Alberta says oil prices jeopardize surplus target
* Western Canada Select oil has fetched $40 under WTI
* No new pipeline capacity expected in near term
* Government departments brace for spending cuts
By Jeffrey Jones
CALGARY, Alberta, Dec 19 (Reuters) - Depressed Canadian crude oil prices have the government of Alberta worried it might not meet its target of moving back to budget surpluses next year, the Western Canadian province's finance minister said on Wednesday.
As a result, all government departments will be examining ways to hold the line on spending in the coming weeks as heavy oil prices keep lagging expectations, Finance Minister Doug Horner told reporters.
"We have a situation here that is growing faster than anyone predicted, in the sense that the market access is causing us to back up even faster than we thought because of the new production numbers in the United States, because of the delay in the United Sates recovery and because they are our one customer for the majority of our business," Horner told reporters in Edmonton.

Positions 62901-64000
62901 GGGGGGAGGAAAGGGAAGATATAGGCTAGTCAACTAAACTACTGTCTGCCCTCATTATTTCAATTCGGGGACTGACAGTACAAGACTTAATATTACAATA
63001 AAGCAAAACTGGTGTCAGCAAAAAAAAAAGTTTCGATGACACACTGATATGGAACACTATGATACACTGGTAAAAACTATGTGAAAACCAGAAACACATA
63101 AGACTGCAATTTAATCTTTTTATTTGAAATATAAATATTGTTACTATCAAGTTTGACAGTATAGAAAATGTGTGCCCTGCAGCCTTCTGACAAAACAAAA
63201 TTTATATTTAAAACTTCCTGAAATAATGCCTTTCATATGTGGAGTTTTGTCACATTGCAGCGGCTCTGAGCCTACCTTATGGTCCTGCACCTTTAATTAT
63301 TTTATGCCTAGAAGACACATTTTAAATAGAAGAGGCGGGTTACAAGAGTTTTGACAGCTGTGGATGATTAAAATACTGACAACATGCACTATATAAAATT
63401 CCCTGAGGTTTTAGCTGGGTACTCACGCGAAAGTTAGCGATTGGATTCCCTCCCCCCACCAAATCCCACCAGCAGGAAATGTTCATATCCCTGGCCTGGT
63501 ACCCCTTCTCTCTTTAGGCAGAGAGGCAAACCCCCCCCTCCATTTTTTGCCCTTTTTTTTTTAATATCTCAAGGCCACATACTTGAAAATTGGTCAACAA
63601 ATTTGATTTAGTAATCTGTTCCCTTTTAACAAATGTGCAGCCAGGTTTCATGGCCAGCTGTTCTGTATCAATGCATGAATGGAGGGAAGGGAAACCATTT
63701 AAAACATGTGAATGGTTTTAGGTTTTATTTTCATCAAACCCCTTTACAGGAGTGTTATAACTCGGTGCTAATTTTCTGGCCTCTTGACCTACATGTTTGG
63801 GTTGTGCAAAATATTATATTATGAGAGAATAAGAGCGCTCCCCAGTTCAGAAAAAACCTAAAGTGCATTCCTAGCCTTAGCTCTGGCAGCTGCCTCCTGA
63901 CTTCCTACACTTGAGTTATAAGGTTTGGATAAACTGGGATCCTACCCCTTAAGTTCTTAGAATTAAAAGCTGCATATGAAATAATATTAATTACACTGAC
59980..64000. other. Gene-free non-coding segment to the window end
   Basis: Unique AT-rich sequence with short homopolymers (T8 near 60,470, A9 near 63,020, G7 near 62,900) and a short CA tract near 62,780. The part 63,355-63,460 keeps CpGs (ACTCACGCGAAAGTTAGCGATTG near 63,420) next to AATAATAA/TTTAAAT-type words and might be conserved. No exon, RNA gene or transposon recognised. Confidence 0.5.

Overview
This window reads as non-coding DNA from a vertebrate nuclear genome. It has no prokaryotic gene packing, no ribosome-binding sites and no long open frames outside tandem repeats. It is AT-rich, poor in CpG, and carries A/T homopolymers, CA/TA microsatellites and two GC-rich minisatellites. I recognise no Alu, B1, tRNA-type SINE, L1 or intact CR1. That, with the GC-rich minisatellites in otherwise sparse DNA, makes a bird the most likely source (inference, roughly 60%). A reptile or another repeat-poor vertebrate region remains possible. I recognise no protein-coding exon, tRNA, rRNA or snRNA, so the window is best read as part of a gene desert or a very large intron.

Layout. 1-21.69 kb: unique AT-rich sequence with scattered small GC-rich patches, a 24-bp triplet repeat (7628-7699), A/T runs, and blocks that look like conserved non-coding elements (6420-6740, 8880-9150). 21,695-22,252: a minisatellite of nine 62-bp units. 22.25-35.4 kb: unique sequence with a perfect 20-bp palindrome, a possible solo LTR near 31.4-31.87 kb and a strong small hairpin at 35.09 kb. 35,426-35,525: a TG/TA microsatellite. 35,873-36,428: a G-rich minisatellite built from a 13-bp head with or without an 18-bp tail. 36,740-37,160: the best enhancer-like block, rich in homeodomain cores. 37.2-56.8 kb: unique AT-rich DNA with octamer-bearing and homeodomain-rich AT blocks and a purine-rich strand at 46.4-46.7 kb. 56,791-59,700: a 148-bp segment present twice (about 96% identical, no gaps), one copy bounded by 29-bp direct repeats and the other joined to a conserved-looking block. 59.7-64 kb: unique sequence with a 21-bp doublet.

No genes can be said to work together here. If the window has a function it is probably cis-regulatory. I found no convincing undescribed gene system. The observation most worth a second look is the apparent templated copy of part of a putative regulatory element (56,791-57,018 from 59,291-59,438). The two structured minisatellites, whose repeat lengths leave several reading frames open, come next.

In the past month, the price of Western Canadian Select heavy oil has been $35-$40 a barrel less than that of U.S. benchmark West Texas Intermediate, a spread not seen for about five years, due to growing oil sands production and limited pipeline space to key markets such as the U.S. Midwest.
That put the price of Canadian crude at around $45-$50 a barrel in some deals for January delivery, compared with $85 and more for WTI. Continued...